This is soul. Not Al Green soul. Not Isaac Hayes soul (but perhaps a bit closer to that). This is the soul of the black man. It is the soul of a student of history who is sick and tired of force-feeding and ready to spit back. This is the soul of a man tired of the system and using his art to reframe and correct it.
When it first came out in 1971, Eugene McDaniels’ vitriolic statement irked and ired many, including Vice President Spiro Agnew, who personally contacted Atlantic Records to demand that the album be shelved. Despite this high praise from such a high post, the album’s music and message has survived in the hearts and minds of music lovers (including The Beastie Boys, who sampled a piece of McDaniels’ wisdom on Ill Communication ) and has now been revived in the equally aware hands of Producer Joel Dorn.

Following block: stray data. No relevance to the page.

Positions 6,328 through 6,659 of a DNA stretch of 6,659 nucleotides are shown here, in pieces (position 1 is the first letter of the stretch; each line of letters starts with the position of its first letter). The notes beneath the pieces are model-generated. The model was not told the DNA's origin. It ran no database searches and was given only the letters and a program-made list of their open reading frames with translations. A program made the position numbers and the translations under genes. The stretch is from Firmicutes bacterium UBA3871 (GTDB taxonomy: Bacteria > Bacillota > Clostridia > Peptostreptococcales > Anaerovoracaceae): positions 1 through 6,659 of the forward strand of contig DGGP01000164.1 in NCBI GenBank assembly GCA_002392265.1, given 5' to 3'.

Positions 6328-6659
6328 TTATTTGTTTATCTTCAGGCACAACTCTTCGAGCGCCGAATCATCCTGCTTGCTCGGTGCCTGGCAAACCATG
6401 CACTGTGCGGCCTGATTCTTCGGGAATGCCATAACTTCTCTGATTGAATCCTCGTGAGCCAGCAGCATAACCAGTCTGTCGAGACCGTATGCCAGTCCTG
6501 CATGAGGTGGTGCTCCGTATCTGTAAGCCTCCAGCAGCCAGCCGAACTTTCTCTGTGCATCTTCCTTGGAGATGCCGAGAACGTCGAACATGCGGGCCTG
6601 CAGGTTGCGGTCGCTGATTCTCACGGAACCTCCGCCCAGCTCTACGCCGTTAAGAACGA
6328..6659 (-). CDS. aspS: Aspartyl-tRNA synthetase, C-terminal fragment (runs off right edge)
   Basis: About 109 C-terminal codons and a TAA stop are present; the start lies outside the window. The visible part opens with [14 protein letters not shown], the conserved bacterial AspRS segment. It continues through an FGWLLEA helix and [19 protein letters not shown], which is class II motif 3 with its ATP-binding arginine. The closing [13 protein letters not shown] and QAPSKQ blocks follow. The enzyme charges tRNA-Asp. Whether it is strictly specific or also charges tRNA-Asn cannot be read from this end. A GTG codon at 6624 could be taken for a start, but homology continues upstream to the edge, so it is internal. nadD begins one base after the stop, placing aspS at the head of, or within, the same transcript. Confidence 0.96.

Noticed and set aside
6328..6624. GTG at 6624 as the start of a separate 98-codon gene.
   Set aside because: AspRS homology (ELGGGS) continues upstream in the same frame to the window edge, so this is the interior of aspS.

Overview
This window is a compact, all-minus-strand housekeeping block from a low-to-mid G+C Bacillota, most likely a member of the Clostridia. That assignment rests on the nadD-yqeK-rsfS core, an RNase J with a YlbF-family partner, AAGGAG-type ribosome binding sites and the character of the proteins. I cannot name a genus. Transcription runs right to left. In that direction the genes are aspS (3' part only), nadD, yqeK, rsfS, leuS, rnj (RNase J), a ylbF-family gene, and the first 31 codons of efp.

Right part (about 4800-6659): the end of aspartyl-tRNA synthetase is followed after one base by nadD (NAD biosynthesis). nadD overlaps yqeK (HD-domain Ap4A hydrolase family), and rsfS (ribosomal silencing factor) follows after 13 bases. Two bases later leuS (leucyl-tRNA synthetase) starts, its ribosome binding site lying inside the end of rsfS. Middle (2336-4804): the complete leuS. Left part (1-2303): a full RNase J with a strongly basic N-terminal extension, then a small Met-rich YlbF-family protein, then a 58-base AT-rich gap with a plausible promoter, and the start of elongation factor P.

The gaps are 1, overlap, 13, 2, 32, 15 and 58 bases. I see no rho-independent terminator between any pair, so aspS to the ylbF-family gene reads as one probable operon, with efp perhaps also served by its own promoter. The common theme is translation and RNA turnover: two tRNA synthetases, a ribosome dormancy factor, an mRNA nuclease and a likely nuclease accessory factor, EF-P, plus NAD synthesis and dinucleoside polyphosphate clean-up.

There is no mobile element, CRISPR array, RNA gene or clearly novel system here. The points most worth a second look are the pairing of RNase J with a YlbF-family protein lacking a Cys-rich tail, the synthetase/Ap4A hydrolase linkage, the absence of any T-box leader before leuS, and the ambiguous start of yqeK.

Though the abum may be a grand departure from McDaniel’s earlier hit, "Compared to What," its provocative soothe continues to reverberate. Predicting the coming of acid jazz and even gangster rap, McDaniels covers both the topics of his time — from the horoscopic groove of "Lovin’ Man" to the androgynous murder of "Jagger the Dagger" — and of times past and still present in sharp-eyed chronicles like "Headless Heroes," "Supermarket Blues," the subtly bomb-bastic "Freedom Death Dance" and "The Parasite" (which may be dedicated to Native American artiast and activist Buffy St.Marie). Wrapping his sharp words in cozy key lines and absorbent rhythms, McDaniels tells it like it is and rarely shirks the truth. Though "Susan Jane" is a jangly Dylan-esque exercise in simple rhyme, it acts as a necessary break from McDaniels’ torrential attacks of conscience.